Alternative views on the Leica world by Erwin Puts

New Pocket Guide

I have been inspired by the famous Bredow pocket "Leica Tashenbuch'. I produced a new book: "Leica Pocket Guide 1953 - 2018".
The content:
listings of price development of selected Leica cameras and lenses since 1998;
listings of all serial numbers since 1950 to 2016 of cameras and lenses;
a Leica time table;
specifications of all Leica cameras since 1953
specifications of all current Leica lenses (S.SL, M, Q, TL, CL)
lens diagrams of all current Leica lenses
pictures of selected special M editions
pictures of all Leica cameras since 1953
and more

The book is A6 format: 105 x 148 mm, 280 pages thick, bound and with an imitation leather soft cover.

The idea is that you can carry the book with you at all times and quickly can reference details you did forget.

Below is a sample of images

The price of the book is Euro 19.95 excluding shipment cots. I am at this moment discussing the shipment fee. Y
It is a limited edition. You can preorder the book on the shop tag.

The book" The Leica way in 21C will be published soon!

Some figures for Leica fiscal year 4/2016 to 4/2017.

The German Bundesanzeiger has published the annual report about the financials and position of the Leica Company. These are the highlights:
Total turnover increased by 10% from €294M to €325M. The system camera production was reduced from €161M to €144M. The results for the SL were 7% down, but the Q and the Sofort were up.
The increase in turnover was the result of the licencing business, specifically the Huawei connection. The conclusion: turnover has been increased, but caused by the licencing business with Huawei. The turnover of the three core units: photo, professional photo and sportoptics was disappointing.

The Leica M10-D

We are told by the marketing people of major industries, the tech gurus and the enthusiastic adopters of modern innovations, that we live in a period of ever accelerating change and that the near future (if it not already here) brings new possibilities of unimagined power. The electrical-powered car is one example, but we forget that we have already a very versatile, energy-efficient and environment friendly vehicle: the bike. The future is often an extreme version of the present. We admire modern technology in cameras and the expanded capabilities. We forget that we always have wanted to produce more pictures at no cost and immediately available for inspection and distribution. We did not use Polaroids in the studio for fun, but to see what the shoot would be. We embraced automation in cameras before the digital age, because we wanted fuss-free and error-free picture taking. Handheld exposure meters were always a problem and high-speed emulsions had their own limits. Now we live in a photographer’s heaven: we can take pictures anytime and everywhere at no cost and when we make a mistake (not relying on the inbuilt algorithms) we can correct it easily and effectively.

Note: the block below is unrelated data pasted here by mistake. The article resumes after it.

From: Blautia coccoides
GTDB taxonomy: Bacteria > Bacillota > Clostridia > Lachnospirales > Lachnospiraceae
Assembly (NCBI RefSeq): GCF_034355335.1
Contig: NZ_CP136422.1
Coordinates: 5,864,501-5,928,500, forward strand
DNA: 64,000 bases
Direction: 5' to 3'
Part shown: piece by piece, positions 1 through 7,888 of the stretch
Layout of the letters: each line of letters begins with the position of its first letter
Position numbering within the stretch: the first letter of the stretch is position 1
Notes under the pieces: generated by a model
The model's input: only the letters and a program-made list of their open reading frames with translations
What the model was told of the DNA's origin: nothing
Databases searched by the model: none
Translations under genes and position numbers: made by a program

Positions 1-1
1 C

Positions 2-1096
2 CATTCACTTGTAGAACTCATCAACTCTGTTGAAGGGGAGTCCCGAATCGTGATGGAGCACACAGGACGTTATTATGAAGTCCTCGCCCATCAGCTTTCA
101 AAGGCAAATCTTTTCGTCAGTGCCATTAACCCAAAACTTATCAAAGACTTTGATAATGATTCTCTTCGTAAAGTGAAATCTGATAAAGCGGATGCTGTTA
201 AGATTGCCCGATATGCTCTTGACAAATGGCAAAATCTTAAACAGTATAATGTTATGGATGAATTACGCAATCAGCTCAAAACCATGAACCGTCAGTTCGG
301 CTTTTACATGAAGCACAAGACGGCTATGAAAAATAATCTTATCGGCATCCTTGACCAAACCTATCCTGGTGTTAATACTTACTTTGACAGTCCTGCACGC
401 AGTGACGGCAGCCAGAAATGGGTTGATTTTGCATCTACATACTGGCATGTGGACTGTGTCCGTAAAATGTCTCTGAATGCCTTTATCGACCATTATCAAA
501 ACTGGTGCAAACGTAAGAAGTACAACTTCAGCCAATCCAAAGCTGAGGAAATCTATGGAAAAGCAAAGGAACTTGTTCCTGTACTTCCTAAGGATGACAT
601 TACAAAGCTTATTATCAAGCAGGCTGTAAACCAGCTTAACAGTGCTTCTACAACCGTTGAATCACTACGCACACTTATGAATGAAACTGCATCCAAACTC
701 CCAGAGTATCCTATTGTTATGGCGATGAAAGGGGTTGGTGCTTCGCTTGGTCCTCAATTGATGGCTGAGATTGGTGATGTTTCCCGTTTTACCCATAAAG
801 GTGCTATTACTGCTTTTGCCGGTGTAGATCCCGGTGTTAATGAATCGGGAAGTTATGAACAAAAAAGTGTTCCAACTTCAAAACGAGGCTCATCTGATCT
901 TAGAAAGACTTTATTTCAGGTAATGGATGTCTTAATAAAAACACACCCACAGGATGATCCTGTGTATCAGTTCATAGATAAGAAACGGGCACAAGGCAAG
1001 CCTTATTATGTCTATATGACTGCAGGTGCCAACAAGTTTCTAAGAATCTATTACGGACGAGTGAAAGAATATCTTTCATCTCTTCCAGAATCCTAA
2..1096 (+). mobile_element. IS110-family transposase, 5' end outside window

The recently introduced Nikon and Canon mirrorless cameras promise an easy road to a bright future. But is it? We produce billions of pictures, hundreds of millions of them are pictures of sunsets, landscapes, flowers, pets and friends in all kinds of more or less embarrassing poses. Are these picture styles and themes different from what one could do with a Kodak camera from 1890? Hardly, but there are more of the same! Photographers do what they always did and a digital picture is not different from a printed negative or a slide film.